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The impact of upper tropospheric temperatures and radiation on idealized tropical cyclones

dc.contributor.authorTrabing, Benjamin, author
dc.contributor.authorBell, Michael, advisor
dc.contributor.authorChiu, Christine, committee member
dc.contributor.authorSuryanarayanan, Siddharth, committee member
dc.description.abstractPotential intensity (PI) theory predicts that the tropopause temperature acts as a powerful constraint on tropical cyclone (TC) intensity and structure. The physical mechanisms by which the upper tropospheric thermal structure and radiative forcing impact TC intensity and structure have not been fully explored however, due in part to limited observations and the complex interactions between clouds, radiation, and storm dynamics. Idealized Weather Research and Forecasting (WRF) ensembles were conducted using a combination of three different tropopause temperatures (196, 199, and 202 K) with different radiation schemes (full diurnal radiation, longwave only, and no radiation) on weather timescales. The simulated TC intensity and structure were strongly sensitive to colder tropopause temperatures using only longwave radiation, but were less sensitive using full-radiation and no radiation. The maximum intensity of the longwave only simulations were more sensitive to small boundary layer moisture perturbations in the initial conditions. Colder tropopause temperatures resulted in deeper convection, increased ice mass aloft, and when radiation was included more intense storms on average. Deeper convection led to increased local longwave cooling rates but reduced top of atmosphere outgoing longwave radiation, such that from a Carnot engine perspective, the radiative heat sink is reduced in the stronger storms. It is hypothesized that a balanced response in the secondary circulation described by the Eliassen equation arises from upper troposphere radiative cooling/heating anomalies that leads to stronger tangential winds. The results of this study further suggest that cloud-radiative feedbacks have a non-negligible impact on weather timescales.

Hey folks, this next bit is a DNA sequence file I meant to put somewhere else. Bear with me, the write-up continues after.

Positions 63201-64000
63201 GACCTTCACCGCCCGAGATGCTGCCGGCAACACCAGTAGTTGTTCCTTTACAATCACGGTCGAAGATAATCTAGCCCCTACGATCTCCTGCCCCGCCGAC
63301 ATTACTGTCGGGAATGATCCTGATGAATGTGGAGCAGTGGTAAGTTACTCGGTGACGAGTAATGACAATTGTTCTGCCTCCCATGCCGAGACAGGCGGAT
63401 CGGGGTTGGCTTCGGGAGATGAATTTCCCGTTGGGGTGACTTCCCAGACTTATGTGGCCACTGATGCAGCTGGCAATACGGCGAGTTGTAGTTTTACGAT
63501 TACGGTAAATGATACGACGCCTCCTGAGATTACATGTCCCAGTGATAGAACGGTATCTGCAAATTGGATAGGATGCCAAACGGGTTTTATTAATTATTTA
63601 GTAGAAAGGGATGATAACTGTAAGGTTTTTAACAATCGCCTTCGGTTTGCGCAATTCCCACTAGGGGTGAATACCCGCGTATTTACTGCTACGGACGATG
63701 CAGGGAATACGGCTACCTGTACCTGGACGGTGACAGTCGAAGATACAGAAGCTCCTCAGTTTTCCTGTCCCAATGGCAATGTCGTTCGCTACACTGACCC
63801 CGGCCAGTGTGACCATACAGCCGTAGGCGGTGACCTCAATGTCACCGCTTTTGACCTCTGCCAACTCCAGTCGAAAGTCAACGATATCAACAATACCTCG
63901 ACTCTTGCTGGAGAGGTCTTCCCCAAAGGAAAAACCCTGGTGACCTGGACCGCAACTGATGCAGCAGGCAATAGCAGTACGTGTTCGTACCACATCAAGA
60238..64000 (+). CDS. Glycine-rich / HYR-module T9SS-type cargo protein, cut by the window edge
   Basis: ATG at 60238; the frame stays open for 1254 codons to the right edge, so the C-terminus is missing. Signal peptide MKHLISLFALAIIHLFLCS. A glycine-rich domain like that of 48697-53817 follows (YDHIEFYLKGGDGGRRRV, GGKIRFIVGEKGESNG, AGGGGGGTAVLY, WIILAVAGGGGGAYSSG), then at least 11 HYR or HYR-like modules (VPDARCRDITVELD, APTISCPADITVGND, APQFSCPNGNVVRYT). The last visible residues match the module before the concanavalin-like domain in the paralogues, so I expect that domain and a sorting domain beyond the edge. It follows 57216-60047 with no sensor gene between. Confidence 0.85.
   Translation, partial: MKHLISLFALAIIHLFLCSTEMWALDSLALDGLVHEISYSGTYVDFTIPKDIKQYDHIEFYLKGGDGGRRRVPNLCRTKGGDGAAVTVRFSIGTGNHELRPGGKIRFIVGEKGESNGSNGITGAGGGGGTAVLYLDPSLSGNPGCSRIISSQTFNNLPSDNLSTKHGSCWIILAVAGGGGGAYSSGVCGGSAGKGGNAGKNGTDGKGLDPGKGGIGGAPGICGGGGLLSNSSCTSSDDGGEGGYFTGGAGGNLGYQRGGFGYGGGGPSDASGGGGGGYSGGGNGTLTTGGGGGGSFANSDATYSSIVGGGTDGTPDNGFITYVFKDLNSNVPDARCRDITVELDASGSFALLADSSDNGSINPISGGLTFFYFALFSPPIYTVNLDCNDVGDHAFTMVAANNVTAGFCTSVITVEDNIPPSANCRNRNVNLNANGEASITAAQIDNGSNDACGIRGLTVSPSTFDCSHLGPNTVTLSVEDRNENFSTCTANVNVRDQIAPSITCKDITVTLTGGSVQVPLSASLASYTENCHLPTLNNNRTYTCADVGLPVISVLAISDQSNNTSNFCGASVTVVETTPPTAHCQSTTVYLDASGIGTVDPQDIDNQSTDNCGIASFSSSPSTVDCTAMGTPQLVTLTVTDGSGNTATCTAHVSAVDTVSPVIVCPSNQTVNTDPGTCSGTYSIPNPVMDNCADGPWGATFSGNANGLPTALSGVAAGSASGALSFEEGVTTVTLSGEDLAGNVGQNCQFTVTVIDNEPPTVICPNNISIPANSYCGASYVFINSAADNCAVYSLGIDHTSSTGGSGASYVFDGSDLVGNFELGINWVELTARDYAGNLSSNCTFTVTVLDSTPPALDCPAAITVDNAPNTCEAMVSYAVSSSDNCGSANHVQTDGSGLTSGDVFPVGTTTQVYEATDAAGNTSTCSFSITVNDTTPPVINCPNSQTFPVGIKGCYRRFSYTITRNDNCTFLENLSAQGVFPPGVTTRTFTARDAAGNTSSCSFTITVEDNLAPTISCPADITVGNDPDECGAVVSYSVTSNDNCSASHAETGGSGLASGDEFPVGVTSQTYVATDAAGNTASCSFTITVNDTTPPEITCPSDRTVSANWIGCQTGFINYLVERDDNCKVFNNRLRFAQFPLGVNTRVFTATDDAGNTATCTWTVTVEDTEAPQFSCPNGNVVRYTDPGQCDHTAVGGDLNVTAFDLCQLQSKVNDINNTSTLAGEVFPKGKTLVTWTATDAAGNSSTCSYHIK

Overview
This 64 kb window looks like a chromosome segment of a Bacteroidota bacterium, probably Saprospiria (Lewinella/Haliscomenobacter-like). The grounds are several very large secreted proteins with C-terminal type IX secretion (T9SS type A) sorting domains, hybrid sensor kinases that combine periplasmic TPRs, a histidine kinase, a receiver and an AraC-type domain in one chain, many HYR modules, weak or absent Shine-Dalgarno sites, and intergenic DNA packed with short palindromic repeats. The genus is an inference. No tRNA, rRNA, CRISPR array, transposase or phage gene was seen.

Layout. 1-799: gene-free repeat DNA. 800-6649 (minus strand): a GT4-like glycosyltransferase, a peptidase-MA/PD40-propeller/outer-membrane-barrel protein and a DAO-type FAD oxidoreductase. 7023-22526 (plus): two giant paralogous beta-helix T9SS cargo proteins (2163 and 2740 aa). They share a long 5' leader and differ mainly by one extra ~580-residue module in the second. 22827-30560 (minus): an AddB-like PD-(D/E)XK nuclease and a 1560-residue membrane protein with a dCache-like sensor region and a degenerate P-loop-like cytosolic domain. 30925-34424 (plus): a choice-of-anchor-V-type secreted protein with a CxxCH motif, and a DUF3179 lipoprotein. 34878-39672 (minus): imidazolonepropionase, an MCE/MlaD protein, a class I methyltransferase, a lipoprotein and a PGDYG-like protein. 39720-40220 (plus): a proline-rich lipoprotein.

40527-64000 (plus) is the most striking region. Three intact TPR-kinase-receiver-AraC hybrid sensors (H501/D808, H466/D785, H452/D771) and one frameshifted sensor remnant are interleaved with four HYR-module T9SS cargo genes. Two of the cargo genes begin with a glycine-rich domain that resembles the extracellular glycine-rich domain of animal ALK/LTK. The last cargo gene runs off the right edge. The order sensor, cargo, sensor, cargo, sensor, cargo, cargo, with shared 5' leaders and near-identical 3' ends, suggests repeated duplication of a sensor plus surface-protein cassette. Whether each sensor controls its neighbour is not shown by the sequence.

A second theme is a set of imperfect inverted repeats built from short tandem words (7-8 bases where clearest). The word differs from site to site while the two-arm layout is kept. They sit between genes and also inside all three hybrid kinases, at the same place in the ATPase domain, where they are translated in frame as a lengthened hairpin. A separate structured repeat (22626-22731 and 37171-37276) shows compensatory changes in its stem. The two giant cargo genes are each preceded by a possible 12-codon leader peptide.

dc.format.mediumborn digital
dc.format.mediummasters theses
dc.publisherColorado State University. Libraries
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dc.subjectupper troposphere
dc.subjecttropical cyclones
dc.subjectpotential intensity
dc.titleThe impact of upper tropospheric temperatures and radiation on idealized tropical cyclones
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